Ninth Circuit Limits Search of Electronic Devices at Borders

If you own a smart phone, an Android or iOS-based device or even a hand-held gaming system or a laptop, you no longer have to worry about having the device searched by a border patrol officer when entering the United States without some sort of reasonable cause. The United States Court of Appeals for the Ninth Circuit has ruled that allowing border agents to search such devices violates Fourth Amendment protections. The court ruled that information on such devices should be considered "papers" – the Fourth Amendment reads as follows (emphasis is ours):

"The right of the people to be secure in their persons, houses, papers, and effects, against unreasonable searches and seizures, shall not be violated, and no Warrants shall issue, but upon probable cause, supported by Oath or affirmation, and particularly describing the place to be searched, and the persons or things to be seized."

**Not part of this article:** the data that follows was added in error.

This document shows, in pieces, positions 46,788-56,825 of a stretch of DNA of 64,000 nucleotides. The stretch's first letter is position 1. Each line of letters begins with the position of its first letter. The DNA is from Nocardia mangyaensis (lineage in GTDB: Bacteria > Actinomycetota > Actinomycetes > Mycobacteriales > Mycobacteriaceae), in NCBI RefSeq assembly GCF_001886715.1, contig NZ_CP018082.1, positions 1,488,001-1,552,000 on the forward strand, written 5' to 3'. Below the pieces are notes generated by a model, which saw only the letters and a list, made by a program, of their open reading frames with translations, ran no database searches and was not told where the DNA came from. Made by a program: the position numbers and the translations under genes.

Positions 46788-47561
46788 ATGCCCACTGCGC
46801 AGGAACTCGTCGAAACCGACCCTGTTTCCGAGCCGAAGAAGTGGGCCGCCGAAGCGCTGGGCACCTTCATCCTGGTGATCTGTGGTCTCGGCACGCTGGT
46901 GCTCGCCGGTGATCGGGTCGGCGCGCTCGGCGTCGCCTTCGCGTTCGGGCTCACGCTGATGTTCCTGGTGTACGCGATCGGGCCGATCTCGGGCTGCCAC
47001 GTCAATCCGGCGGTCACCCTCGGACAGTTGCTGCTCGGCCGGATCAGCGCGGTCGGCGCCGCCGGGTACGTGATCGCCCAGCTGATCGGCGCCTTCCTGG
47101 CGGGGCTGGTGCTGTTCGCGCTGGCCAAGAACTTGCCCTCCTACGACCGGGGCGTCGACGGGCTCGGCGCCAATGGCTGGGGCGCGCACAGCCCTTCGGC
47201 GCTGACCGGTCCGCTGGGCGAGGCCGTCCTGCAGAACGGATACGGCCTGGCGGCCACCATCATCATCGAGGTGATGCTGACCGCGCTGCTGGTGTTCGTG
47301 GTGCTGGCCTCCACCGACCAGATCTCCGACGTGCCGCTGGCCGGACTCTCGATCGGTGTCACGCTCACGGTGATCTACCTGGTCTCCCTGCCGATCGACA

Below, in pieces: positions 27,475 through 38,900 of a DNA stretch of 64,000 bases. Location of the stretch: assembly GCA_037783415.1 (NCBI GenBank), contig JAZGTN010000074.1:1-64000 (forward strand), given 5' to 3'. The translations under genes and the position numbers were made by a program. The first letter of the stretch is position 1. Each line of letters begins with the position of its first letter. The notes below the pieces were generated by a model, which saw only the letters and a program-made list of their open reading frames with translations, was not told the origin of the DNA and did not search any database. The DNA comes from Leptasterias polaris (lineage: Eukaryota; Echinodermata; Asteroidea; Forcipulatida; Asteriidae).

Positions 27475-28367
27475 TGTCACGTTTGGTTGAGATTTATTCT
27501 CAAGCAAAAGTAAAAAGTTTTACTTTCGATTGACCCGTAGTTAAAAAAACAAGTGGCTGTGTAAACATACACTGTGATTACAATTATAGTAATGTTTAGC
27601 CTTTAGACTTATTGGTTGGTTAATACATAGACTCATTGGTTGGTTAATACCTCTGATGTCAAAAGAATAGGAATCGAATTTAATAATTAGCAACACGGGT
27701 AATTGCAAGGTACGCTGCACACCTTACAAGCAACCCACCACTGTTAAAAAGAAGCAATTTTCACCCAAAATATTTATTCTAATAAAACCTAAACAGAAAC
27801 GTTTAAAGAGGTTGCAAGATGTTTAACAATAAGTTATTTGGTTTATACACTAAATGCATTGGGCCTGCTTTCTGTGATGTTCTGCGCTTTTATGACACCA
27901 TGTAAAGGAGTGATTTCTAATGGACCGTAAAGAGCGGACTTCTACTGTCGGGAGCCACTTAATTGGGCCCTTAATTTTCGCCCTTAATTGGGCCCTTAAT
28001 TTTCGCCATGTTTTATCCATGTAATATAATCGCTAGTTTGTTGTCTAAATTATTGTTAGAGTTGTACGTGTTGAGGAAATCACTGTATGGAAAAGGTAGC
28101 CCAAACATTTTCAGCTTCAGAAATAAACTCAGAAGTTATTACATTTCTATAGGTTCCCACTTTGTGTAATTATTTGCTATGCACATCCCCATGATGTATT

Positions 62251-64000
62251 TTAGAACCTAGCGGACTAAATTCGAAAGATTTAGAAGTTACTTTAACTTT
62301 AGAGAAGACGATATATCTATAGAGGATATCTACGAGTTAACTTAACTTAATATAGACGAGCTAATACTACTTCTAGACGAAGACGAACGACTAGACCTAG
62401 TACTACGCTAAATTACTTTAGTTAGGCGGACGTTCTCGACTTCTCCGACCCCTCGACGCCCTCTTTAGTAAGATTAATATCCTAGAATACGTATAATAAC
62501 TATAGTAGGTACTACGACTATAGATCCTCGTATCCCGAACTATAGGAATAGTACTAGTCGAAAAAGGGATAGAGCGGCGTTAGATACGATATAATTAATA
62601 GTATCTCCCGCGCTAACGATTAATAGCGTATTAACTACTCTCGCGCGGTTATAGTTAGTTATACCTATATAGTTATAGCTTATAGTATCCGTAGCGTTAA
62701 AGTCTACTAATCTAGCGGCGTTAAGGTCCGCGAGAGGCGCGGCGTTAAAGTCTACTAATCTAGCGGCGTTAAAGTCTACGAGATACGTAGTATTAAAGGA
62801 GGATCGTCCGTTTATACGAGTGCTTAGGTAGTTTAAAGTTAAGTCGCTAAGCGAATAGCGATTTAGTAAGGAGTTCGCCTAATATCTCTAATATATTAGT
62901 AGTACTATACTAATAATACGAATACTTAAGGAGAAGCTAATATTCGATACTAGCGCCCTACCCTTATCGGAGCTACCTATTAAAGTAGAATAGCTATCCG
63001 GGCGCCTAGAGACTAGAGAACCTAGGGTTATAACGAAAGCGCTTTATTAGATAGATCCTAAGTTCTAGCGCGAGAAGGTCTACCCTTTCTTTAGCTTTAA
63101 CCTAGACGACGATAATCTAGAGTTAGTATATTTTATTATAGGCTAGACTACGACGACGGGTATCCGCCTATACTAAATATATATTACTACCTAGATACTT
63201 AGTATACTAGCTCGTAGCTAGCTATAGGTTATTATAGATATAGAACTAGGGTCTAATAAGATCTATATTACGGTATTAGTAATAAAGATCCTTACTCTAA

The ruling states that "Homeland Security’s border agents must demonstrate reasonable suspicion of wrongdoing before conducting forensic analysis of laptop computers and electronic devices." Judge M. Margaret McKeown determined that laptops, iPads and similar devices can be considered "offices and personal diaries" because they contain the most intimate details of peoples' lives.

"A person’s digital life ought not be hijacked simply by crossing a border," he wrote in his opinion.

The good news is that the Court of Appeals has reaffirmed that Fourth Amendment protections should not be diminished in the name of national threats or security. It's something that our lawmakers and the White House might want to take note of the next time they push for new laws regulating the product of free speech.

Source: Comic book Legal Defense Fund


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